I am not, how you say, school spirited.
My elementary school was small and private, comprised mostly if not wholly with affluent pseudo-hippies, all like-minded in our abhorrence of anything requiring shoes, much less pom poms.
My high school—the antithesis of my aforementioned alma mater—was large and loud, over populated, understaffed and indisputably boring in the driest sense of the word. School spirit there revolved mainly around a sub sect of tediously inconsistent sports teams, and, never having known or cared about sports of any kind, the experience was more or less lost on me.
This was all going to change, however, with my arrival at a bonafide University, the kind with sororities, sports teams and a myriad of other guilds I’d only ever read about.
I decided first and foremost that my too-cool-for-school attitude had got to go—I was going to become overwhelmingly, enthusiastically immersed in school activities if it killed me. Which, incidentally it almost did…But after all, you’re only 20 once, and when in Rome…right? Right.
So like any good student, I went about enlisting in everything I could on campus. I joined the paper. I rushed a sorority. I took a class aimed exclusively at vetting out unworthy transfer students. I even ate top ramen and bought a Bears t-shirt. I was feeling very Cal-ified, very studenty, very in the know.
So when the first big football game came around, I decided it was time to take on the ultimate challenge: the sporting event. Now, I’ve tried to watch sports before. Honestly, I have. I want to be that girl that can sit on the couch with her boyfriend’s friends, drinking beers and yelling at the tiny NFL (or is it NBA?) players on the screen.
But beer tastes like pond water to me, and the tiny players on the screen never make much sense, so I generally shirked such activities in favor of wine nights and farmers market cooking, Abraham Verghese or the New York Times. I know, I know, I’m 100 years old. But not anymore. Ohh no. I was going to go to that football game, and I was going to like it.
I started out strong. Really, I did.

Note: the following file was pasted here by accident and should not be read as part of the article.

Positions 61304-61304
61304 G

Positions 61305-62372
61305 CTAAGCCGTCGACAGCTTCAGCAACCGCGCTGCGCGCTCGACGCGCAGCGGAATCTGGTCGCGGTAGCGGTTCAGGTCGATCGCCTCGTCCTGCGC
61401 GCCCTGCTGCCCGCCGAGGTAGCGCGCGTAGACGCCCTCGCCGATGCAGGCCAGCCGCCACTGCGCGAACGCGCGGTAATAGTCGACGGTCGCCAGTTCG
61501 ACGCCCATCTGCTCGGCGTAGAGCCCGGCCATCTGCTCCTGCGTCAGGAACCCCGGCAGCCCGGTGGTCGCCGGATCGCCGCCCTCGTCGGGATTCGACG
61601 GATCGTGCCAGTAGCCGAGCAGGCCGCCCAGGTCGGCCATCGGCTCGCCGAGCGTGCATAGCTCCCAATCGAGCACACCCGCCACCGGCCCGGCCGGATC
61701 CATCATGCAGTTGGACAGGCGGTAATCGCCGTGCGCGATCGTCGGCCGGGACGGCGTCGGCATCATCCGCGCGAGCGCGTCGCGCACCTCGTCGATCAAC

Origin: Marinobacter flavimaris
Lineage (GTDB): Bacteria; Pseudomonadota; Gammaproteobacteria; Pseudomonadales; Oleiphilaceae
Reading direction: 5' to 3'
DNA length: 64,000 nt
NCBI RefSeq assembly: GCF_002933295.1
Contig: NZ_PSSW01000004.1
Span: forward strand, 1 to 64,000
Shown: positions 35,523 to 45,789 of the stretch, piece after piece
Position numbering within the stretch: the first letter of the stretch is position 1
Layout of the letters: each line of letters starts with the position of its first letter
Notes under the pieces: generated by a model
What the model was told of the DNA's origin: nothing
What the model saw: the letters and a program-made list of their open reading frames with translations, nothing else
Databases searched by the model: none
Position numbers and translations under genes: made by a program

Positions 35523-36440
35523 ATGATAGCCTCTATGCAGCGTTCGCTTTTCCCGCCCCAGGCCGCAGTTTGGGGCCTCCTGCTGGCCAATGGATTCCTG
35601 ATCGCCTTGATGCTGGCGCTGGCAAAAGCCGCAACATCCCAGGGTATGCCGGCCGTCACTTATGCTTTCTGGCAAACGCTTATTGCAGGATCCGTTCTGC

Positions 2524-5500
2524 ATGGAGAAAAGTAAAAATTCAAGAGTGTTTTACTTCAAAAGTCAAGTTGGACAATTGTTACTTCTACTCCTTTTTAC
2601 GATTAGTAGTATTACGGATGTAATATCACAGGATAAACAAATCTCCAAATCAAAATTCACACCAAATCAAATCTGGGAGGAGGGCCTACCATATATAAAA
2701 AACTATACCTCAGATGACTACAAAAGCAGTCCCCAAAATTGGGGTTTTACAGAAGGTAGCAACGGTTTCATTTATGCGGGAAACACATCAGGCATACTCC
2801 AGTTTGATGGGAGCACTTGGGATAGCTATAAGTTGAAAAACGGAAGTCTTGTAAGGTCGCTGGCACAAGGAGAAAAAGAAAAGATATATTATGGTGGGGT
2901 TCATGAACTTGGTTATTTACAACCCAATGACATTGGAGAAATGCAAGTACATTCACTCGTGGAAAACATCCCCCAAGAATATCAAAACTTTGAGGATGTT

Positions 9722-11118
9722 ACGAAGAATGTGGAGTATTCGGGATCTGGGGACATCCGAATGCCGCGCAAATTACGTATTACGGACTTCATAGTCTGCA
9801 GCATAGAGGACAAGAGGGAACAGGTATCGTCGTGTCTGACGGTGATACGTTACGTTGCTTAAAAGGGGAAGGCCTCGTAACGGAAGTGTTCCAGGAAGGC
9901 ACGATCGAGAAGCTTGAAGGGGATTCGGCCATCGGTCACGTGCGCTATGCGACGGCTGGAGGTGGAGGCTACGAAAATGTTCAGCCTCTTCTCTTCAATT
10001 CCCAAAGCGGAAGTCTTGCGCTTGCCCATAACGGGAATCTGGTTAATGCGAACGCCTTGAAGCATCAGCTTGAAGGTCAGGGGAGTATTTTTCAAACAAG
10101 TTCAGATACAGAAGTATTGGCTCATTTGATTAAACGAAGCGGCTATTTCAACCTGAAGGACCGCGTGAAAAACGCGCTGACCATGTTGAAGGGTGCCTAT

Going over to a friends house at 10 a.m. to pregame (this actually happens before even morning sports events) I decided that while I could not consume alcohol before at least 12 noon, I could, of course, still attend and enjoy a real live sports game. How bad could it be?
After running around for one solid hour in a sober frenzy, trying to muster up some semblance of enthusiasm, I was ready to go. Cal shirt? Check. Face paint? Double check. School spirit? I was sure it was in there somewhere. Let the games begin. I sat down in the student section, a colored card in hand. (Apparently, somewhere in space the colors spell out “Cal” just in case planes or nearby aliens wonder what collective dumbass is actually watching this event. Whoops! My bad. At the time I was not quite so cynical.)
I cheered. I chanted. I tried honest to god to care or at least understand what was going on every time the players bumped and slid along the grass, trying to catch the godforsaken ball. And you know what? Nothing happened. I still could not seem to shake the indelible feeling that I do not give a rats ass whether or not you catch that damn ball. And so I left. I didn’t even make it to halftime.
The conclusion is either that I am resolutely un-American, or have some sort of vague, autistic disorder that hinders me from being able to connect any sort of empathy for our country’s favorite societal pastime.
I’ll go with the latter. Regardless, I am still convinced that somewhere out there is a sport that I can engage with, and if all else fails I can always blame my parents for never explaining to me the nuances of such events, whether the Superbowl is baseball or football and why, either way, I should give a damn.
Editor: Lynn Hasselberger
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